Posted on: Sep 01, 2012
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Unearthed: 1964 Mercury Comet


There was a time when Mercury was something more than just rebadged Fords.
It's always a sad thing for an automaker to close its doors. The reason is more often due to lack of good product and cash flow problems - just ask Saab. But for Mercury, Ford's so-called mid-level premium brand, it was often times a struggle to stay ahead of the game and build cars that weren't simply rebadged Fords.

This was the case when Ford decided to close down Mercury back in 2011. Founded in 1939 by Henry Ford's son Edsel, the idea was to have an entry-level luxury brand that would be placed in between the Ford and Lincoln brands.

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Think of it as Ford's answer to General Motor's Buick. Even from its earliest days, Ford utilized the much despised "badge engineering" method in order to fill the Mercury product lineup. Just like in more recent years, Mercury struggled even back in the day to define itself and Ford executives were always concerned how and when the brand would ever find its footing. For a short time, however, Mercury had a reputation as a performance brand with models such as the Cougar and Comet. The Cougar is perhaps the most famous model ever to come from Mercury, but the Comet is still something that's remembered as one of the brand's best.
First launched in 1960, the Comet started out being built on the Ford Falcon's platform. It was also intended to be the replacement for the Edsel. Available as a coupe, sedan, or a two- or four-door wagon, the Comet originally didn't even have Mercury badges and was just known as the "Comet."

Power came from a standard 144 cu in straight-six with 90 horsepower and mated to a 3-speed manual or a 2-speed Merc-O-Matic. However, buyers complained about this engine's lack of power and soon a 170 cu in 1.8-liter straight-six with 101 hp was offered as well as a 4.3-liter V8.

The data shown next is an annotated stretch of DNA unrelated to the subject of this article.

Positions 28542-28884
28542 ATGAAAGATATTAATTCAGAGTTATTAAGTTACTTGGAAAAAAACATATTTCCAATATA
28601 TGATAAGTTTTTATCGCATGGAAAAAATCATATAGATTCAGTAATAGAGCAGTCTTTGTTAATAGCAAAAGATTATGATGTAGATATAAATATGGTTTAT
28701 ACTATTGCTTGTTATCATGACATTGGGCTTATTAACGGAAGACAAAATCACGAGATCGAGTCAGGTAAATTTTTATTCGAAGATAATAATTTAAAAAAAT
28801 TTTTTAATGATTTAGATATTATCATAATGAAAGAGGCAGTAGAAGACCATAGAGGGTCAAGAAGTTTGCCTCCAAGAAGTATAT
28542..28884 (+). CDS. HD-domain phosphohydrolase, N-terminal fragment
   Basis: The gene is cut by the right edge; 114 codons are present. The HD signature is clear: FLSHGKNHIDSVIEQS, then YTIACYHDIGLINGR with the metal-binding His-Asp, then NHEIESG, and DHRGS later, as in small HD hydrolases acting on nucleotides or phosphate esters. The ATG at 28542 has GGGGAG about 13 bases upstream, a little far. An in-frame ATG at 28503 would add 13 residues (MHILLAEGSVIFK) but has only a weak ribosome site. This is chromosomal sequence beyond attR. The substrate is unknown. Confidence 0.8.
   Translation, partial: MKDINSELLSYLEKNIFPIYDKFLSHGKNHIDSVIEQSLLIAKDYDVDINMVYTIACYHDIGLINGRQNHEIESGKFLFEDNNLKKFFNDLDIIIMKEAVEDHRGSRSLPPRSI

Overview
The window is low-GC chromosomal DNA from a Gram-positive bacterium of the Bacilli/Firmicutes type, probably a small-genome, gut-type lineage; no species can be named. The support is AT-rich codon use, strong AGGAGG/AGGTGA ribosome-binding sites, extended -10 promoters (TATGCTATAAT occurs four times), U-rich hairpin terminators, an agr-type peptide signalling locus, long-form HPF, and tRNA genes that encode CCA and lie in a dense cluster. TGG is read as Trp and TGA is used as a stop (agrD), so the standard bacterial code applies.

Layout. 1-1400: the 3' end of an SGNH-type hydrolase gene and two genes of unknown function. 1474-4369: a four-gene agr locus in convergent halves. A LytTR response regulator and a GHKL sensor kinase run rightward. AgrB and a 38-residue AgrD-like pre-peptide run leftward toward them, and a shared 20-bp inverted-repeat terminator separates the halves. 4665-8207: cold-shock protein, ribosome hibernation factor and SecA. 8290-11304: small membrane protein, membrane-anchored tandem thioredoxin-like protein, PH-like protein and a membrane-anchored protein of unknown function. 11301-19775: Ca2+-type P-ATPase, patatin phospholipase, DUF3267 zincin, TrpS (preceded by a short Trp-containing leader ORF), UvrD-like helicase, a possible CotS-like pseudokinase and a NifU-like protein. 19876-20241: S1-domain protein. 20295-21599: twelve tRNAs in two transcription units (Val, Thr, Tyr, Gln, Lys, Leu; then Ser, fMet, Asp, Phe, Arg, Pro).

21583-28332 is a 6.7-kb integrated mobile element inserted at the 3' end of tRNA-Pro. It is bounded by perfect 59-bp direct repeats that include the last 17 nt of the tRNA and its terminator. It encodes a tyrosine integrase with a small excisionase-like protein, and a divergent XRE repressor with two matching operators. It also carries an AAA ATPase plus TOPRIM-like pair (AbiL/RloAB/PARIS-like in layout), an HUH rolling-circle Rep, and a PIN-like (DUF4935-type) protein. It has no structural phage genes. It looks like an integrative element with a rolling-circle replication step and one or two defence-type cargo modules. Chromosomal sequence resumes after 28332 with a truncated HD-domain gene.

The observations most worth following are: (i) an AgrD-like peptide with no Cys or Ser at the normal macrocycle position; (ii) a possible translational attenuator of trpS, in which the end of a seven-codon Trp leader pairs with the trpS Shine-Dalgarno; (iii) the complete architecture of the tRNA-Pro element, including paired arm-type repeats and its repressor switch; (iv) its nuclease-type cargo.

The Comet received a redesign in 1964 but it was still built on the same body as the previous model. Styling took on a more square-like theme and even the front grille design resembled that of the Lincoln Continental. More importantly, however, was the introduction of the performance version called the Cyclone. Powered by a 289 cu in 4.7-liter V8 with 271hp, this was the same engine that was later found in the Ford Mustang. The third-gen Comet was launched in 1966 and by this time it had grown from being a compact to a mid-size model, becoming a corporate cousin of the Ford Fairlane.
Along with the usual body style choices of coupe, sedan, and wagons, the biggest change with the new model was that the straight-six engine choices were dropped entirely, with just the 390 cu in V8 remaining. It was offered with either a 2- or 4-barrel carburetor and produced an output range between 275 hp and 335 hp. Consider this to be the car's heyday as a Comet Cyclone GT convertible was the pace car for the 1966 Indianapolis 500. From the 1968 to '69, the Comet was updated with new sheetmetal that made the car purposely resemble larger Mercury's.
Although V8s were still the sole engine option, the car's larger size somewhat took away from its appeal as a muscle car. Fortunately in 1971, the Comet was completely redesigned and was now built on the same platform as the compact Ford Maverick. Two- and four-door sedan body styles were available as well as a 302 cu in 4.9-liter V8. Thing is, this was the era in which gas prices rose and true performance died with it. Mercury struggled to keep the Comet relevant throughout the 70s but by '77 it was discontinued outright. This 1964 Comet that's up for sale on eBay is powered by that wonderful 289 V8 and has been extremely well cared for.
An example of this includes all of that original chrome throughout the body. More recently, the seller invested some $10k in updating it with bits such as a new transmission, powder coated headers, brakes and brake lines, steering and suspension, and new Holley 4-barrel carb sets on a new Cobra style aluminum high-rise intake. The interior has also been extremely well maintained and is in incredible condition. For anyone wanting to own a Mercury from a time in which the brand actually had an identity, this red on red Comet is a great find with a "Buy it Now" price just south of $20k.

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by Jay Traugott
Unearthed: 1964 Mercury Comet
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